Module 9 notes - Module 9 EQUITY(Reporting and Analyzing...

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Module 9  EQUITY (Reporting and Analyzing Owner Financing) Stockholders Equity (SE) is defined as  Assets - Liabilities Usually accounted for at historical cost Made up of two parts: Contributed Capital Earned capital (retained earnings and accumulated other comprehensive income  (AOCI)) Contributed Capital is made up of : Common stock Preferred stock Additional paid-in capital (APIC) (Treasury Stock)—reduction in equity All corporations have common stock. Most firms have only one class of common stock. Common stock has voting rights, dividend rights and liquidation rights Voting—to elect board of directors Dividend—if corporation pays a dividend, they have the right to get some (after preferred  stock) Liquidation—stockholders have the right to participate in liquidation (after creditors and  preferred stockholders) Common stock usually has a par value (some states have no par stock)—par value is an  arbitrary value that is usually very small ( $0.01, $0.05, $1, $3 etc) and has no meaning with  respect to the worth of the stock or its market value. Preferred stock is called preferred because it has PREFERENCE in dividends and liquidation.  This means preferred stockholders get distributions before the common stockholders. Preferred stock also has  a par value.  Both the par and the market values of preferred stock are  usually higher than that of the same firm’s common stock. Preferred stock holders usually do NOT have voting rights. Preferred stock has a set dividend, expressed as a % of par value.  So if you have 6% $10 par  preferred stock, the dividend per share is .06 x $10 = $0.60 per share.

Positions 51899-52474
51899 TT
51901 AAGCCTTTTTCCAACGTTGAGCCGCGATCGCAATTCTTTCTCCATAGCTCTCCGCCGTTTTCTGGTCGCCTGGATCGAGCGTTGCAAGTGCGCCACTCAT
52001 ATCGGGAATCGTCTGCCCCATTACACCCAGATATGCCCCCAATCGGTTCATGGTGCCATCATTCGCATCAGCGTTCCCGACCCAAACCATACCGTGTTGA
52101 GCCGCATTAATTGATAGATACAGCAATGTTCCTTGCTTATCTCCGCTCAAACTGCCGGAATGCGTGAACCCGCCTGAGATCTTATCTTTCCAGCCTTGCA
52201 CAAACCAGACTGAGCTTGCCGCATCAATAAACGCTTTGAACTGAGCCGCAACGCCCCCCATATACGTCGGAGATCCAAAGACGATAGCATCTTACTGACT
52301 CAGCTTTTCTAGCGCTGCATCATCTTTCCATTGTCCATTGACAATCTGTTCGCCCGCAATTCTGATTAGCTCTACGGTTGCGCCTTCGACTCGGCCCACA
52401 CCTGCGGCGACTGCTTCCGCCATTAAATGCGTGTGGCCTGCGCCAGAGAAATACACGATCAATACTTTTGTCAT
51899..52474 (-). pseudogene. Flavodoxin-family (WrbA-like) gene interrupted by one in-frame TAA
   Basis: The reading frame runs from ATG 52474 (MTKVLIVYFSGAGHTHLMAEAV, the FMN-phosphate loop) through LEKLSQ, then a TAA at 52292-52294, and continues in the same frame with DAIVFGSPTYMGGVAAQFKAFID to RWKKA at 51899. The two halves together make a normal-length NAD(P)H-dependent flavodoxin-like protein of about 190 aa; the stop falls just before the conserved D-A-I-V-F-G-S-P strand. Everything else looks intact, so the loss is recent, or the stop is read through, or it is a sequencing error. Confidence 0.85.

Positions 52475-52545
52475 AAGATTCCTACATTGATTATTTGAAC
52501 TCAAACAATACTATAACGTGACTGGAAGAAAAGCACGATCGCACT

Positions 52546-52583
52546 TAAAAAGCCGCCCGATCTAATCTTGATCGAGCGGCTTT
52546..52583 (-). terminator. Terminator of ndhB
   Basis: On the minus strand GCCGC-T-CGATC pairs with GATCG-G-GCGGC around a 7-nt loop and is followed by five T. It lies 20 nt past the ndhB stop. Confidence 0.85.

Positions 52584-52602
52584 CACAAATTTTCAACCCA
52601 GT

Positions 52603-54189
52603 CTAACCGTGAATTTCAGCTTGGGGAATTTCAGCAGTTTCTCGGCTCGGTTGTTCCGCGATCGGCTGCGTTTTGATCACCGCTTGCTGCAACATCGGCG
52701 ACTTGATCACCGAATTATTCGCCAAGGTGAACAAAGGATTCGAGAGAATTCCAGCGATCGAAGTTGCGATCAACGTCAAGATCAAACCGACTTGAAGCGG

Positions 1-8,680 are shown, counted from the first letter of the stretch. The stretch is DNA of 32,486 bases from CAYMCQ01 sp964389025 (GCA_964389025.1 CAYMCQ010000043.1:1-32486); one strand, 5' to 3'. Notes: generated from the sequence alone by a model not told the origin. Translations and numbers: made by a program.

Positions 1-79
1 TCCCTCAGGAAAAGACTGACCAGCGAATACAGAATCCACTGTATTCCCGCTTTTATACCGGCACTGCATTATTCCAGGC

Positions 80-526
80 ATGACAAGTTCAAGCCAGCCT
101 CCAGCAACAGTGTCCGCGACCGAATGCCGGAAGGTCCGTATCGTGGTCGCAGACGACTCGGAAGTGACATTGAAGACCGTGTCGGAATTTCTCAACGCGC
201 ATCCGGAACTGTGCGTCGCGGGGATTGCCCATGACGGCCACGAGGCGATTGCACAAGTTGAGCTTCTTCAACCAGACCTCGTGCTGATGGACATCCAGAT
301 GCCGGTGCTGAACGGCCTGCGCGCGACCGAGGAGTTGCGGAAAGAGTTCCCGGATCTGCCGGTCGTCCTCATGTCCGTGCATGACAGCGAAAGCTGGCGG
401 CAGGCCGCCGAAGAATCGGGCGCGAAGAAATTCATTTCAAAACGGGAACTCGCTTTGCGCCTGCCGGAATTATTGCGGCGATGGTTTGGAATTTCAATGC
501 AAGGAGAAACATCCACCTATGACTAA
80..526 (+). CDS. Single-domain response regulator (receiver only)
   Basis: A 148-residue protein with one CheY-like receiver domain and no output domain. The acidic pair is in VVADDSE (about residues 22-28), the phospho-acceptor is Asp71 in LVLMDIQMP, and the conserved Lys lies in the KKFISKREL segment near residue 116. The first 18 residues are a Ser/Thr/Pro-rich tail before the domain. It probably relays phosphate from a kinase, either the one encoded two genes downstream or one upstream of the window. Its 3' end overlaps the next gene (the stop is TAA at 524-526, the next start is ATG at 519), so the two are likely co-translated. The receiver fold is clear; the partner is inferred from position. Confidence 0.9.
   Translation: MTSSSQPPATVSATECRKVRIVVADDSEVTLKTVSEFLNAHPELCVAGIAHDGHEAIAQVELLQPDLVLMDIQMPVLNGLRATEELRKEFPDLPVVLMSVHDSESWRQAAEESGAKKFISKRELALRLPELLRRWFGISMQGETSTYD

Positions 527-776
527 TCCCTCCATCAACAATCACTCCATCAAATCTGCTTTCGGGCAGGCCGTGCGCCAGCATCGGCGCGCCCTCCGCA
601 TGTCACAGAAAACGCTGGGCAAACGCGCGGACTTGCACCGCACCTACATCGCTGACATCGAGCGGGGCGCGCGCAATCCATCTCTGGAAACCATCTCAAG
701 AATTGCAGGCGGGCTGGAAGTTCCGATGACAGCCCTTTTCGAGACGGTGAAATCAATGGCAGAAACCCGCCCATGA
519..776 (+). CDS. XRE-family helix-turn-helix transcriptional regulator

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Preferred stock may be CUMULATIVE.  This means that, in years dividends are not declared  and paid, the preferred stock dividends build up and these DIVIDENDS IN ARREARS  must be  paid next time dividends are declared. Preferred stock may also be convertible into a fixed number of shares of common stock. All stock has a number of shares AUTHORIZED (In the corporate charter they indicate the total  number of shares they may sell.  They cannot issue more shares than they are authorized to  issue.) All stock has a number ISSUED.  This is the number they sold to the public. All stock has a number of shares OUTSTANDING.  This is the number issued that are still held  by the public (as opposed to those shares the firm bought back, which are either in treasury or  retired.) Additional paid-in capital (APIC) is the amount in excess of par value that a firm receives when it  issues stock.  There is usually a separate APIC account for each class of stock.   Example: Bleep Corporation issues 10,000 shares of $1 par common stock when the market price is $7.
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